With Mothers Day approaching, in many immigrant communities, it begins to feel like every woman in the neighborhood is having a birthday at the same time. Strangers proclaim, Happy Mothers Day! to every woman who passes on the street; colorful balloons and roses are ubiquitous: tied to strollers, purses, wrists and canes.
Whats happening in these ethnic enclaves on Mothers Day is an outpouring of appreciation for the central role immigrant women play in their families and communities, a role reflected by the recent data. The U.S. Census Bureau indicates more than half of all immigrants are women, and the New America Media identified a trend of immigrant women as primary breadwinners and family caretakers. In addition, while 90 percent of Hispanic children in the U.S. are American citizens, 62 percent of Hispanic children in the U.S. have at least one immigrant parent. Data also show that immigrant women are often the ones to initiate the citizenship process for their families.
Immigrant women, at the heart of many American families, are now in peril because of the signing of the Arizona law by Gov. Jan Brewer (R) last month. The law goes beyond encouraging racial profiling; it demands local police seek out foreign characteristics in order to hunt down immigrants without documents and gives residents the right to sue the department if they feel police are not doing a good enough job.
This obtuse method of law enforcement can have only one logical conclusion: Anyone in Arizona with dark skin and an accent, who is working or living in targeted neighborhoods, will feel the full force of state-sanctioned bigotry.
The Justice Department is currently investigating Connecticut police who, touting immigration enforcement, conducted hundreds of traffic stops that resulted in the use of Tasers or pepper spray on handcuffed Latinos. And if you dont think that women are at risk of hard-nose tactics, consider this: Just two years ago Juana Villegas was arrested for a routine traffic violation in Nashville after leaving a clinic for a pre-natal visit and detained when she was unable to produce a license. Despite the fact that driving without a license is a misdemeanor in Tennessee that generally leads to a citation, Ms. Villegas was taken into custody due to suspicions about her immigration status. Ms. Villegas was jailed for six days, during which time she gave birth to a little boy while shackled to a bed under the watchful eye of the sheriffs officer. Barred from speaking to her husband, her baby was taken from her upon birth, leading to a number of health repercussions for both mother and baby. Local police stood by their actions, calling Nashville a friendly and open city to our new legal residents. In a chilling display of Nashvilles friendliness, local police also confiscated Villegas breast pump.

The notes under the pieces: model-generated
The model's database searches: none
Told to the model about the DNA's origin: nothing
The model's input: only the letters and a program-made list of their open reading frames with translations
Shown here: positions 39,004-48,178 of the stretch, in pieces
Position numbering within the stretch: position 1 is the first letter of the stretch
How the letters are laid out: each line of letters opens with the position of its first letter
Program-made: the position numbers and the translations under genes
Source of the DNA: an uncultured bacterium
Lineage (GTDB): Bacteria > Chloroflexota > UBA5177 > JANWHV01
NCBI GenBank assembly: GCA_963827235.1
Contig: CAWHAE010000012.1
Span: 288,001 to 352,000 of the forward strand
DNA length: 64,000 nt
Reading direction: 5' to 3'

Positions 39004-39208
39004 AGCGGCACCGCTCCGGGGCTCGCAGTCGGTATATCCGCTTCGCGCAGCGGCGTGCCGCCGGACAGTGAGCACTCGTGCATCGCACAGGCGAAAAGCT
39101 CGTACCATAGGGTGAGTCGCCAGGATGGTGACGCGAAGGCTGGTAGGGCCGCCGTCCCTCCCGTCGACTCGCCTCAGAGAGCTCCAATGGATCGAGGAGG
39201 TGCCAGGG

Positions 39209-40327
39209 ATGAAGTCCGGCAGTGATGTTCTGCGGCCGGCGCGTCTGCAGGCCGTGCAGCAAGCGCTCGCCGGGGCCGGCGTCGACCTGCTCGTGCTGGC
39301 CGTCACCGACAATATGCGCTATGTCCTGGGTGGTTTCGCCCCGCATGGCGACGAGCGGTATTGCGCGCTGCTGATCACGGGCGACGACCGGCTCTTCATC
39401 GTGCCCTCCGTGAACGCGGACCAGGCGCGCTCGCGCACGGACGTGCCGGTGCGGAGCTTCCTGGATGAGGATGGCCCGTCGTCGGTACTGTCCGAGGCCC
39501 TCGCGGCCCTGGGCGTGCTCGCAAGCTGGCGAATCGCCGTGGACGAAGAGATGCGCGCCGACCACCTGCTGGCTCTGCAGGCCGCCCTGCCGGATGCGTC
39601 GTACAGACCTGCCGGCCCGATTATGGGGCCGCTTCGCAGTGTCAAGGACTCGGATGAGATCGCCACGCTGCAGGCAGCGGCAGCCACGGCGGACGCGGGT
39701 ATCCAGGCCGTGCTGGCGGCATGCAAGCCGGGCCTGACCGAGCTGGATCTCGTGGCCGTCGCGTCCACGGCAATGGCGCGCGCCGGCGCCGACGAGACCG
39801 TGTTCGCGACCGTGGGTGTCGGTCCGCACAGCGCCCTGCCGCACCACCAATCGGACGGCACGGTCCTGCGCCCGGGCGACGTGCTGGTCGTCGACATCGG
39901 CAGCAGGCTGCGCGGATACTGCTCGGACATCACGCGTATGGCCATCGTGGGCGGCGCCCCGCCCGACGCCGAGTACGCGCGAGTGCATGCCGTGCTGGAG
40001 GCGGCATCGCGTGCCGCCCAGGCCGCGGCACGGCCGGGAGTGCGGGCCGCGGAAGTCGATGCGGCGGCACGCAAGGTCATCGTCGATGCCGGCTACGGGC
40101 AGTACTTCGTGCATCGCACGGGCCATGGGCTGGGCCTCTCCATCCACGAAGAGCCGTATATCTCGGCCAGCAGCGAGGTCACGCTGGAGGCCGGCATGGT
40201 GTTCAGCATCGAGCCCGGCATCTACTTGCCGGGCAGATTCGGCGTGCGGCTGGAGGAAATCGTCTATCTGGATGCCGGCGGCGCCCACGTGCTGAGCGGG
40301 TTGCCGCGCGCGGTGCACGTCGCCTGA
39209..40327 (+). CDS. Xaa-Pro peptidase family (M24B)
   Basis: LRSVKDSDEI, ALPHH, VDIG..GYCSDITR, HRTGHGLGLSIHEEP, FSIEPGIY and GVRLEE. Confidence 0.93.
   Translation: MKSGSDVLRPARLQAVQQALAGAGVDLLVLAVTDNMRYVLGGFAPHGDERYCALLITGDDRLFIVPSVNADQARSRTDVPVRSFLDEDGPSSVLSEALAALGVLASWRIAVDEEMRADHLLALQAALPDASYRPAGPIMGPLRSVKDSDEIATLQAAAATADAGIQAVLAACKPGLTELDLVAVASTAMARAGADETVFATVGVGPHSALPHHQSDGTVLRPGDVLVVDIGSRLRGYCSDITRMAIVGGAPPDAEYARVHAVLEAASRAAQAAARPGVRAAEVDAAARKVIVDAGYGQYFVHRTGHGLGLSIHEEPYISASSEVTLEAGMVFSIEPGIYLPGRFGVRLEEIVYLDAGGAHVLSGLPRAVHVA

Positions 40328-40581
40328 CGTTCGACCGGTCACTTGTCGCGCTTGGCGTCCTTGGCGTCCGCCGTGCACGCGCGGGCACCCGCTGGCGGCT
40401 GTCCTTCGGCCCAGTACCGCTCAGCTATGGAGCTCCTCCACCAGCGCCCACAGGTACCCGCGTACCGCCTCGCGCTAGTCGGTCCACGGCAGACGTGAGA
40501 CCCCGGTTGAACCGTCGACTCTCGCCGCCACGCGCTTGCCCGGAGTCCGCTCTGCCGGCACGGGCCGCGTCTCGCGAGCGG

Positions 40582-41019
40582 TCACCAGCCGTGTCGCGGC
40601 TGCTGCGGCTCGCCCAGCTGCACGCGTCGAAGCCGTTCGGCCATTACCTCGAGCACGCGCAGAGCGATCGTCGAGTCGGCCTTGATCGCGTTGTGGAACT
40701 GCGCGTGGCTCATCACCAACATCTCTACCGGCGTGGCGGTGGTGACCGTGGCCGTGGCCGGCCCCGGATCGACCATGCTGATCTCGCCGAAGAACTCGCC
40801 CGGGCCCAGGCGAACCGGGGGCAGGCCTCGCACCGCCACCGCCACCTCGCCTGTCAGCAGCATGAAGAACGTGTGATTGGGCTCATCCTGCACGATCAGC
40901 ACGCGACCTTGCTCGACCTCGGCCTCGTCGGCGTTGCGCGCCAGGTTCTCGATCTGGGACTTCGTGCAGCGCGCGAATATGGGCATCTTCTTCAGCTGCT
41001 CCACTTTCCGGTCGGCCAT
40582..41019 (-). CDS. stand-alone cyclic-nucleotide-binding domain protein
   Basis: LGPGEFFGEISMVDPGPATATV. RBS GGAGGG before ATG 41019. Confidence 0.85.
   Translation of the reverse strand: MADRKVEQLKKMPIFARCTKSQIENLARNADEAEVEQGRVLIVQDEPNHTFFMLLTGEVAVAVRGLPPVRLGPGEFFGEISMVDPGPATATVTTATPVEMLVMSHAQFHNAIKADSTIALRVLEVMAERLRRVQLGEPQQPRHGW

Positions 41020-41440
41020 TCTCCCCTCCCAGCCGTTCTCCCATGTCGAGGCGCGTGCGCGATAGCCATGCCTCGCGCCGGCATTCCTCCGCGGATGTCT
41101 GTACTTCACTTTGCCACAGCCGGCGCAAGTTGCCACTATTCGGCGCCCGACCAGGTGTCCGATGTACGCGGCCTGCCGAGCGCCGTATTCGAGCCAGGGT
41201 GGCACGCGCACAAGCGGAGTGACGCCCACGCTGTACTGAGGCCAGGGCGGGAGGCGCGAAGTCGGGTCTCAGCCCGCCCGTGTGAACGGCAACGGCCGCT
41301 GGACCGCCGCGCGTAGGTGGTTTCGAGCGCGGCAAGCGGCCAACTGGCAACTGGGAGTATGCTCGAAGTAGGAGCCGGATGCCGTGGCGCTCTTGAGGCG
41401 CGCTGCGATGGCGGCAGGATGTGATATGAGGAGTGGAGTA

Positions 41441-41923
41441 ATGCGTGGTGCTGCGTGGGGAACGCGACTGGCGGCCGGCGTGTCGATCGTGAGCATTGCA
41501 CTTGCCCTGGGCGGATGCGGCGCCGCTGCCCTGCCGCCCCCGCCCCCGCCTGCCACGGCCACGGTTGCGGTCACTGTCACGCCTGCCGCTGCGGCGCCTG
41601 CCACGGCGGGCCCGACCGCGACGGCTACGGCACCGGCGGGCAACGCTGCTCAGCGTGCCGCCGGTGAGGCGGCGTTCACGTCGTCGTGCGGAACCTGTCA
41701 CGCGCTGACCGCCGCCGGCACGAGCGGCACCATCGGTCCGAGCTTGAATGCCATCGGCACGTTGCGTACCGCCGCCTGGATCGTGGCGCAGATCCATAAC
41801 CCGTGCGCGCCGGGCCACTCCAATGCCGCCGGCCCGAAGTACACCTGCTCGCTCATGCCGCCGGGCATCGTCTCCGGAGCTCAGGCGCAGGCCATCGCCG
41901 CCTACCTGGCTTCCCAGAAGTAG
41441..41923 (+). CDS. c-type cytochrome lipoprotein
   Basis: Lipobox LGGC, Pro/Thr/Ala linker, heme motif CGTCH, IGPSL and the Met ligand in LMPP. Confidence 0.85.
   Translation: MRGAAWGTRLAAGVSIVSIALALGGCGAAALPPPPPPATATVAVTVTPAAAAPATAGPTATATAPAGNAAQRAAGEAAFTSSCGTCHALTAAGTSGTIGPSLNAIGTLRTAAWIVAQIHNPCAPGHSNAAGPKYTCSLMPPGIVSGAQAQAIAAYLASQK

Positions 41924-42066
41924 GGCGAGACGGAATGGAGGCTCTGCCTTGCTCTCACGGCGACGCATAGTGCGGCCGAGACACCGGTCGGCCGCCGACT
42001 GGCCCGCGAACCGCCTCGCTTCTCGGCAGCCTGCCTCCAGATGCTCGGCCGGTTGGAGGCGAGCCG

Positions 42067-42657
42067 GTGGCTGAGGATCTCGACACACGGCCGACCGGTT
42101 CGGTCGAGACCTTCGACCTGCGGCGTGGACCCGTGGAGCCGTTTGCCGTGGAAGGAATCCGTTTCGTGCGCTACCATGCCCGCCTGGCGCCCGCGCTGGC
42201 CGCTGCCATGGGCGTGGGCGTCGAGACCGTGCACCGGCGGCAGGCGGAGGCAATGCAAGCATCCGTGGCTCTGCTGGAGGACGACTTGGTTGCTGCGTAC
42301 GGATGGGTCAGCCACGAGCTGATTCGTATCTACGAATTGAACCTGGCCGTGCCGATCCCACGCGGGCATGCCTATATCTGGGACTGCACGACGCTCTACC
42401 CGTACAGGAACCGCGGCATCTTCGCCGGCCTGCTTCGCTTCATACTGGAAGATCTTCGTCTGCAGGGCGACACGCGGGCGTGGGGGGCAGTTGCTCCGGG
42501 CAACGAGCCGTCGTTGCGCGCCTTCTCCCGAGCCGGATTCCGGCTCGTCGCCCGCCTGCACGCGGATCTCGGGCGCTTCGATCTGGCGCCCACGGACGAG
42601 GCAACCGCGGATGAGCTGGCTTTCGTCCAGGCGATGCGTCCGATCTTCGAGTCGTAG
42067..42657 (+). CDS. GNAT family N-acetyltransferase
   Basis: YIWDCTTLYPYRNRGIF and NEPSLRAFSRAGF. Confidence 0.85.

Terri Henderson, 6, center, whose mother is El Salvador, attends a rally with members of Congress at Union Station's Columbus Circle to announce the Restore Opportunity, Strengthen, and Improve the Economy (ROSIE) Act on July 29, 2014. The legislation provides incentives for government contractors to pay a living wage and other benefits that would help low-income workers.